Queues snake out from nightclub doors and patrons shuffle from foot-to-foot. They’re anxious, excited and waiting for the answer that will decide the future of their night. It’s a possible vision of live music in Berlin in 2021, a familiar scene twisted to match the modern times. The club is KitKat and since early December it’s been one of the city’s many Schnelltest (or rapid test) stations. With results promised in 30 minutes, it’s easy to see why many in Berlin’s hobbled music industry see the rapid tests as the answer to their problems.
In Barcelona, officials have opened up to the possibility. In December, the Fight AIDS and Infectious Diseases Foundation organised a 500-capacity concert with rapid, on-the-door testing. Its results will help scientists understand how the coronavirus spreads in crowds, but rapid tests may not be a viable solution for some time – if ever. They are subject to smudged numbers and worrying inaccuracies, and to rely on them would be to pour gasoline on a fire that rages even as the first round of vaccines edges out of the labs.
Berlin’s venues will remain closed for the foreseeable future, even whenever this hard lockdown is lifted. Those organisations, venues and collectives with the resources to do so will be able to make the shift and weather the storm. The Berliner Philharmoniker’s Digital Concert Hall is in full swing and the CTM Festival will go online this month, broadcasting partly from inside a Minecraft server.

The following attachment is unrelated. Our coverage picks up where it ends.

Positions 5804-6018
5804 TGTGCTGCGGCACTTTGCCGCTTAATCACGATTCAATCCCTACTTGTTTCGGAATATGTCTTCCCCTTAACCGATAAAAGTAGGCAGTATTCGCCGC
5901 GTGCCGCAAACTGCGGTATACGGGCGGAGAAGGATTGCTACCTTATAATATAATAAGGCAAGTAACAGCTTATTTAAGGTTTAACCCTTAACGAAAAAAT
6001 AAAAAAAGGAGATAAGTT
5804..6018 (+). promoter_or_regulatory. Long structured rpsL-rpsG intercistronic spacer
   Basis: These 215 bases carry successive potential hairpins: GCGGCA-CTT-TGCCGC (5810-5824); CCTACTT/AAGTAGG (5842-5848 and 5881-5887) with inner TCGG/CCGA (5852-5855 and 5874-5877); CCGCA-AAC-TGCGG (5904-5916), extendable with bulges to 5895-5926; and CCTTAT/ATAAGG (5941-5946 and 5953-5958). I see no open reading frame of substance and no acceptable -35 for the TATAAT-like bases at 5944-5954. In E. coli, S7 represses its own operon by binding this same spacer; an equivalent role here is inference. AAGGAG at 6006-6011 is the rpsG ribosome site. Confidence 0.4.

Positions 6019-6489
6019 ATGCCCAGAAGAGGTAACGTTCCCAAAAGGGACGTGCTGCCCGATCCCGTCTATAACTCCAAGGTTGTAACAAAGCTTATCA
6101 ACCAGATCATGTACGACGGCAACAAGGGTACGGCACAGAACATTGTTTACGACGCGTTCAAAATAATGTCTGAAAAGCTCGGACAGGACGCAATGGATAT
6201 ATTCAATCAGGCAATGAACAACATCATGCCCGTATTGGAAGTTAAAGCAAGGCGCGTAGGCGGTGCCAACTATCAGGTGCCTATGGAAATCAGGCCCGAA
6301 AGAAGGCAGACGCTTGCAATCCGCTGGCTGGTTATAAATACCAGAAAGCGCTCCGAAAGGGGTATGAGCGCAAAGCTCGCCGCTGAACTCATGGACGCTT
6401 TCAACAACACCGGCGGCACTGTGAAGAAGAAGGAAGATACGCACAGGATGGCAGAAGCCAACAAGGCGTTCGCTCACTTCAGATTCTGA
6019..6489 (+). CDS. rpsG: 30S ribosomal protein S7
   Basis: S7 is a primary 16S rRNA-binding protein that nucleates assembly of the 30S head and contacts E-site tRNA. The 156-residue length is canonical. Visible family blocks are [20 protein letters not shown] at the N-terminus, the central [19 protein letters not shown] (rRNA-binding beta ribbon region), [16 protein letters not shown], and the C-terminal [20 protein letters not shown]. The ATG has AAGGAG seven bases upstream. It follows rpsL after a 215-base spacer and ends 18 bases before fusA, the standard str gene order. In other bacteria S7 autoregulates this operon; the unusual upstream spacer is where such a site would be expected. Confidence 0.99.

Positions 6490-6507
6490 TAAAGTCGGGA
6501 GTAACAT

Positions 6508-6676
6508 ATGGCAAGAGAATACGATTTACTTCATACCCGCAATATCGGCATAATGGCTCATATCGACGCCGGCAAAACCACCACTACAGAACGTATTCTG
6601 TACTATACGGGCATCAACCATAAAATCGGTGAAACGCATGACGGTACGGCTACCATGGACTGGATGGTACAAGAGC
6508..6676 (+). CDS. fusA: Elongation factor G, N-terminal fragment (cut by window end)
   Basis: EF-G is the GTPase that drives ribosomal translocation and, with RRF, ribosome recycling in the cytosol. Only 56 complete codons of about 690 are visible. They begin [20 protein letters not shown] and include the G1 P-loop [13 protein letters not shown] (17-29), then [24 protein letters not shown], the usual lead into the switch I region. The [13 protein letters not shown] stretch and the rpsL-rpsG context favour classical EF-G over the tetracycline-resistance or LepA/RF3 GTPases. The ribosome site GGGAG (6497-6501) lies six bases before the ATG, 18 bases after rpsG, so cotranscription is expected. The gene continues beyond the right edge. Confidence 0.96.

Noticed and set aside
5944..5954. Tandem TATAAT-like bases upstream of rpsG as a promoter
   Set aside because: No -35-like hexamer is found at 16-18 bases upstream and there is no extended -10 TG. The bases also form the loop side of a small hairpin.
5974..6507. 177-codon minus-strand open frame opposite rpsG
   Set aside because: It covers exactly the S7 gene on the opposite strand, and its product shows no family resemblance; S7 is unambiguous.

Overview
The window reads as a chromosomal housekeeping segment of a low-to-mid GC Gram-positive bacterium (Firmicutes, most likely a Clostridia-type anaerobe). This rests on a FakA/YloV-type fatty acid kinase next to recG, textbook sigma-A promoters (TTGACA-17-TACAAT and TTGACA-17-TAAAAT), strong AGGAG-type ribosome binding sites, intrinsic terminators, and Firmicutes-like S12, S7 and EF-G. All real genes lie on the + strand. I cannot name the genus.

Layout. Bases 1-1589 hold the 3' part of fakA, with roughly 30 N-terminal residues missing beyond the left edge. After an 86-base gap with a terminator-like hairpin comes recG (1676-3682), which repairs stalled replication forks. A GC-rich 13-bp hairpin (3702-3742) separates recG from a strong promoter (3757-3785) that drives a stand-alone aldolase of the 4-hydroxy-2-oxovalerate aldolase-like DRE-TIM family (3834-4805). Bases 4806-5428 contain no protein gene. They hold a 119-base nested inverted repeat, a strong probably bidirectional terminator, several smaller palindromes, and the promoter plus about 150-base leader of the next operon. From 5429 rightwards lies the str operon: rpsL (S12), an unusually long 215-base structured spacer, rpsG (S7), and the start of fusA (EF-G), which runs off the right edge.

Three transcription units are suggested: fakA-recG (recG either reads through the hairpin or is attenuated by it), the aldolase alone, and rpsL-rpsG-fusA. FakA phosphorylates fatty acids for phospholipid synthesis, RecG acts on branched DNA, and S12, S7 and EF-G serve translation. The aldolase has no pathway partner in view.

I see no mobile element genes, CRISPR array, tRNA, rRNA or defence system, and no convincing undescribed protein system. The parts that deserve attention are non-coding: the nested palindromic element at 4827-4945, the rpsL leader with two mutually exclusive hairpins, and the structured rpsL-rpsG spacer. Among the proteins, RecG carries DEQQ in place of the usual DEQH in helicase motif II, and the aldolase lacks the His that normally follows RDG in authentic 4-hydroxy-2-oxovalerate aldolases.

Grassroots organisations and collectives that had struggled to find spaces long before the coronavirus have the dubious advantage of surviving ad-hoc. Collaborations between the institutional heavyweights and innovative up-and-comers, like Volksbühne Digital teaming up with the DJ collective No Shade, showcase exciting new perspectives brought about by reduced budgets. Meanwhile, the upcoming launch of Refuge Worldwide Radio, a fundraising organisation working with grassroots groups in Berlin, is another example of how music can become a platform for good.
On a broader scale, larger players such as Berlin-based VibeLab and Night Time are advocating for international recognition of a Global Nightlife Recovery Plan. The aim is to help cities support local night-time businesses, cultural scenes and livelihoods. Their plan sounds radical, innovating for a truly 24-hour city, but it’s hard to argue against its logic of safe, sanctioned and socially distanced “activations” of the city streets for cultural events. As the weather slowly improves, it presents a solid case for an alternative to the summer’s illegal and impromptu events.
Until then, there’s reason to remain hopeful and engaged. Artists and venues are reacting to the situation with remarkable ingenuity. For its 99th compilation, Dixon’s prestigious Berlin label Innervisions released an augmented-reality record that allows listeners to craft their own remixes. This kind of interactivity may have teething problems, but will likely stick around even after a vaccine arrives. While it’s hard to talk of positives in the face of such a crisis, we can fight for a new, reimagined scene. Rather than plaster over the pre-existing issues with dodgy tests and grand reopenings, we could build something truly new – as Berlin has done before.